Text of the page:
Educators Complete Project WET Facilitator Training

Fourteen non-formal educators in Kentucky were recently certified as Project WET facilitators after completing 16 hours of training through the Kentucky Division of Water.

The goal of Project WET, an acronym for Water Education for Teachers, is to provide scientifically accurate and educationally sound water resources education materials, training courses and networking services to citizens, organizations, governments and corporations.

Laurina Lyle, Executive Director of Project WET USA in Bozeman, Montana traveled to Frankfort to conduct the facilitator workshop.

During the training, participants experienced many Project WET activities, learned the history and objectives of the program, learned to conduct Project WET workshops and explored methods of assisting teachers and resource personnel in using the materials. These newly trained facilitators are now certified to conduct Project WET educator workshops or to run Project WET activities in their own education and outreach efforts.

The primary tool of the Project WET program is the newly revised Project WET Curriculum and Activity Guide 2.0, a 592-page book containing 64 interactive and classroom-ready activities, varied lesson plans, cross-reference tables, indices and a substantial glossary. The activities are grounded in science and are cross-curricular in nature, addressing the chemistry of water, functionality of watersheds, and such contemporary issues as water systems, resource management, water quality, water conservation, land-use planning and wetlands.

Michelle Shane is the Host Coordinator for Project WET in Kentucky.  Shane assists facilitators in obtaining guide books for their workshops and with reporting requirements.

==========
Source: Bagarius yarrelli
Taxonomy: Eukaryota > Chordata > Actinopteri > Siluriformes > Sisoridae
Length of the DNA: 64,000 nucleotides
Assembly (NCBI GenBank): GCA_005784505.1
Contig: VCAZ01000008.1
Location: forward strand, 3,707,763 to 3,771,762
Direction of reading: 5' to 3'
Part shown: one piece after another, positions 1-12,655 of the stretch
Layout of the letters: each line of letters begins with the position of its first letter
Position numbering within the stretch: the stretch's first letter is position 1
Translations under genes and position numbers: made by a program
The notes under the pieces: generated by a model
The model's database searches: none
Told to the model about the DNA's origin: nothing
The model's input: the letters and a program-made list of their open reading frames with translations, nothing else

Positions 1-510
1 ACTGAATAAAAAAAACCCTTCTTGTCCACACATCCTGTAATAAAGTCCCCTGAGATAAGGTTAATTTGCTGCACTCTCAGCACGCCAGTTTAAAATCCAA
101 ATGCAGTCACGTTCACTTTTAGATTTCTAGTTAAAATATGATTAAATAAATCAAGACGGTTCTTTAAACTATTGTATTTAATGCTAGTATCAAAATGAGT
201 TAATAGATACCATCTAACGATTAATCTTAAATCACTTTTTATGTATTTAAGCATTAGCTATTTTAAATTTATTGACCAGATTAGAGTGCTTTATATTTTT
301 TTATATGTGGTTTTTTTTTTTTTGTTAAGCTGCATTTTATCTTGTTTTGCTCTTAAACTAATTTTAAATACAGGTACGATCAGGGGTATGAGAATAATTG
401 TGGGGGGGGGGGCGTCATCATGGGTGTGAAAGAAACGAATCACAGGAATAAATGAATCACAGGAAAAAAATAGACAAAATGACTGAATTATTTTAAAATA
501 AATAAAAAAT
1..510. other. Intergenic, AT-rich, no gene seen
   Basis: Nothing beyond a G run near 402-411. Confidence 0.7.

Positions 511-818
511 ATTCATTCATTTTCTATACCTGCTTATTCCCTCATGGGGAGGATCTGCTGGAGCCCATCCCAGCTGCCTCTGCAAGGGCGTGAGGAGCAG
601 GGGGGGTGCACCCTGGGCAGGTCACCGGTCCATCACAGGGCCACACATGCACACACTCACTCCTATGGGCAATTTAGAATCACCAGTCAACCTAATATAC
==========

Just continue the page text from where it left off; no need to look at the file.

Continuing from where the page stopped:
“We are so excited to have these facilitators become a part of the Kentucky network,” said Shane. “Project WET is an invaluable tool for formal and nonformal teachers alike.”

Materials and activities in the Activity Guide 2.0 span all disciplines, including language arts, math, science, music, history, government and art as well as other subject areas. The guide is designed to make it easy to locate and apply a particular activity in the classroom or as a field-day event. The activities are hands-on, self-contained, fun and easy to use. Moreover, many of the activities are aligned to current national Common Core Standards.

“Water education has never been more important,” said Shane. “We need to better understand our connections to water so our communities are equipped to handle the many water issues we are facing today will face in the future. By understanding the real value of water, we can make decisions individually and collectively to better manage, conserve and protect this valuable resource.”

For further information about Project WET, email Michelle Shane at or call the Division of Water at 502-564-3410.